The bombing of British towns and cities during the Second World War was far from uniform. The intensity of the raids, the places targeted and the types of bombs that were used all varied considerably.
One of the most significant changes in the pattern of bombing occurred 70 years ago today, on Tuesday 13 June 1944. In the early hours of the morning, the southeast of England experienced its first V1 raid. This was to be the first of many.
V1 is an abbreviation for the official German name for these devices: Vergeltungswaffe 1 (meaning ‘retaliation weapon 1’). In the British government’s records of the time, the usual term is ‘flying bomb’. Unofficial nicknames included ‘fly’ and ‘doodlebug.
In British records of 13 June, and for the next few days, V1s are referred to as ‘pilotless aircraft’ (or ‘P.A.C.’s). 1 This reflects the fact that – unlike those used in earlier air raids – these bombs were not designed to be dropped from aircraft with human pilots. Instead, they could be launched from mainland Europe, without risking deaths or injuries to members of the German Luftwaffe.
The Ministry of Home Security recorded the fall of four V1s during this first raid. 2 Three of these (in Kent and Sussex) had a relatively slight impact. The fourth, however, struck a railway bridge over Grove Road, in Bethnal Green, to the east of central London, causing terrible damage. At least six people were killed and many others injured. 3
The Grove Road bombing was immediately recognised as a new kind of air raid and this fact was highlighted in the reports that were prepared for government ministers and senior officials. 4
Anxious to learn whatever it could about the effects of the V1s, the Ministry of Home Security investigated this incident far more fully than most bombings. The images below come from a file about the findings of this investigation. 5
Air-raid damage files like this one are usually illustrated with diagrams, maps and photographs. This plan shows the damage caused to the bridge itself.
A report describes the London and North Eastern Railway Company’s approach to restoring the damage that had been caused to its bridge. This railway line was an important transport link.
This is one of more than 60 photographs illustrating the effects of the bomb on the bridge and the surrounding buildings.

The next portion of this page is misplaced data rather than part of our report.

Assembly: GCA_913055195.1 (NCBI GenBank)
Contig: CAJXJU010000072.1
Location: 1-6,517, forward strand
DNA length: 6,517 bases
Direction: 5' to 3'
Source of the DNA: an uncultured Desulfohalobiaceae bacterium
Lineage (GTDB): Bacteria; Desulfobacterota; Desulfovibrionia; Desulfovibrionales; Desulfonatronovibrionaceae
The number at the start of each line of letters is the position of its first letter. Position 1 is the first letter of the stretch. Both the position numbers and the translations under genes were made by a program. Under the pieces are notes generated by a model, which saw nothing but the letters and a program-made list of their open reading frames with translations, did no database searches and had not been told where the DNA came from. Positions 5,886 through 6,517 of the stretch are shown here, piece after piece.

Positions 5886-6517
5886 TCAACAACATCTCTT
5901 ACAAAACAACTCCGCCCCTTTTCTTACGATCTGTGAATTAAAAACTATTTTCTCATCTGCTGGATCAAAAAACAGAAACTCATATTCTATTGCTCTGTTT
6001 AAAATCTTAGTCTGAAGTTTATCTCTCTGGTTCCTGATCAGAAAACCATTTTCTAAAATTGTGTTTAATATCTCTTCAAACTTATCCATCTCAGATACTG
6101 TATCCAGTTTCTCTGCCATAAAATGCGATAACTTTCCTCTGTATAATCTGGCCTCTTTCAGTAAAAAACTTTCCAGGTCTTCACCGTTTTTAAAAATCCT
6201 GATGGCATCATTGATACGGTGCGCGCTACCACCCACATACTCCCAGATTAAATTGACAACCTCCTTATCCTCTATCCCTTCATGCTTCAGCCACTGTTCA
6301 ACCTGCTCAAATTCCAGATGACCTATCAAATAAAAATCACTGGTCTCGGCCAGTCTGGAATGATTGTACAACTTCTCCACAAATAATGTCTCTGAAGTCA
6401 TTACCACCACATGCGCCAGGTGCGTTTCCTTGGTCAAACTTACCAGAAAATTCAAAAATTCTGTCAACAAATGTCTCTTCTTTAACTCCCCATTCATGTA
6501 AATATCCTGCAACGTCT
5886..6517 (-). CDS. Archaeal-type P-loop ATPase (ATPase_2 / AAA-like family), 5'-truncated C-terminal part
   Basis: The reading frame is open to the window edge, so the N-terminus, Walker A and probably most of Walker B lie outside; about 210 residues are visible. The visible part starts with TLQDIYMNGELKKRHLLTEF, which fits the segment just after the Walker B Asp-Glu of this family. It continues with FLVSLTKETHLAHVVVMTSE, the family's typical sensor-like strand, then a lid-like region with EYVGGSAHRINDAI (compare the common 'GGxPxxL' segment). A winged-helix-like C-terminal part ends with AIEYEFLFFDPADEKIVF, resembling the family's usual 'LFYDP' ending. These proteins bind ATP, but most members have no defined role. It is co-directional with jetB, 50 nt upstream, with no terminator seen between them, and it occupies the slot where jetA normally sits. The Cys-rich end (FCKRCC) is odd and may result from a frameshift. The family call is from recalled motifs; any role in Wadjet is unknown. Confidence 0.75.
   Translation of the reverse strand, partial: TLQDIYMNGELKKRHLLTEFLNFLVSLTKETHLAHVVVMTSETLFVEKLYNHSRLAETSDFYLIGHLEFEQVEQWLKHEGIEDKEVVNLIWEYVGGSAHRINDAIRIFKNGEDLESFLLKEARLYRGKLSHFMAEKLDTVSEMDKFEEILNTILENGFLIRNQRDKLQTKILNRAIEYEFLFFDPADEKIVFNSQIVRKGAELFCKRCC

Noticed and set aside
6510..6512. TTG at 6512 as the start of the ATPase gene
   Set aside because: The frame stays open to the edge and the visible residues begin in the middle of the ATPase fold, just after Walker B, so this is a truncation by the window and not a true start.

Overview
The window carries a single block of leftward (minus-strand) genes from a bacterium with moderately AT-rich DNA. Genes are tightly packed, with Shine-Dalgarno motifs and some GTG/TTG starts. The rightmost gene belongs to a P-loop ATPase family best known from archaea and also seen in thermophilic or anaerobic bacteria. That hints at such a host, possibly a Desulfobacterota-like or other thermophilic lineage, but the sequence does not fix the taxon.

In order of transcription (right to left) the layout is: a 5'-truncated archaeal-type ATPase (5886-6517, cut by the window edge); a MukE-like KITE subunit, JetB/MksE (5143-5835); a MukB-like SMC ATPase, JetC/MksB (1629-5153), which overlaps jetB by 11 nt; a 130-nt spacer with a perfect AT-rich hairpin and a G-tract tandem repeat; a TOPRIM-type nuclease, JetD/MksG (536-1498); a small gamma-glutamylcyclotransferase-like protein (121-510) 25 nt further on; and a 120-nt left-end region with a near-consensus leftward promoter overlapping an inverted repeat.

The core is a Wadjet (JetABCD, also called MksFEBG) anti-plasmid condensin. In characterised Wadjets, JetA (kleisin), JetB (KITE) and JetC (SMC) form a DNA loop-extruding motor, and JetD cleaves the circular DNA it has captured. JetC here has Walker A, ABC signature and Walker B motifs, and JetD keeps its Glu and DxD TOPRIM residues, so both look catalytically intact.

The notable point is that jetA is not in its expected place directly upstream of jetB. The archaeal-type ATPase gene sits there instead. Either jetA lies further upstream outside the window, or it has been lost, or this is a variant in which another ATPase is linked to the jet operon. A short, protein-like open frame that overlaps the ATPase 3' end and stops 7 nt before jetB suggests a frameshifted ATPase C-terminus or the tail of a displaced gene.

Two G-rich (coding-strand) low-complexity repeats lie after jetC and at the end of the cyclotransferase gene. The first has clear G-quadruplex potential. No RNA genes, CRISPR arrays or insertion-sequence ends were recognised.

The colouring on this street map records the impact of the blast and debris on nearby buildings. Red indicates the most damaged and green the least. The numbered arrows refer to the angles from which photographs were taken.
The file also includes some eyewitness accounts. This one mentions the difference in sound between the doodlebug and the types of bombs used during the Blitz of 1940-1941.
The use of V1s – supplemented from September 1944 onwards by V2s (also known as long-range rockets) – continued until March 1945, but they did not ultimately have the effect that the Germans had hoped. Even before the first deployment of the V weapons, Germany had already begun to lose the war. 6
Air raids during the Second World War are not always an easy or straightforward topic to research. Please see an earlier post on our blog for some guidance on where to start.
- 1. The minutes of the Cabinet meeting on 19 June 1944 note that flying bomb had replaced pilotless aircraft as the preferred term. CAB 65/42/38, p 122. ↩
- 2. HO 198/170; see also CAB 65/42/35, p 105. ↩
- 3. The figure of six deaths is cited in HO 192/492. Different sources for a single bombing incident often cite slightly different casualty rates, sometimes as a result of how soon afterward the figures were compiled. ↩
- 4. HO 201/16, summary for 12/13 June 1944; HO 202/10, no 208; HO 203/14, no 3490; CAB 66/51/20, ff 106-107. ↩
- 5. HO 192/492. ↩
- 6. The Allied invasion of German-occupied France had begun on D-Day, one week before the Grove Road bombing. ↩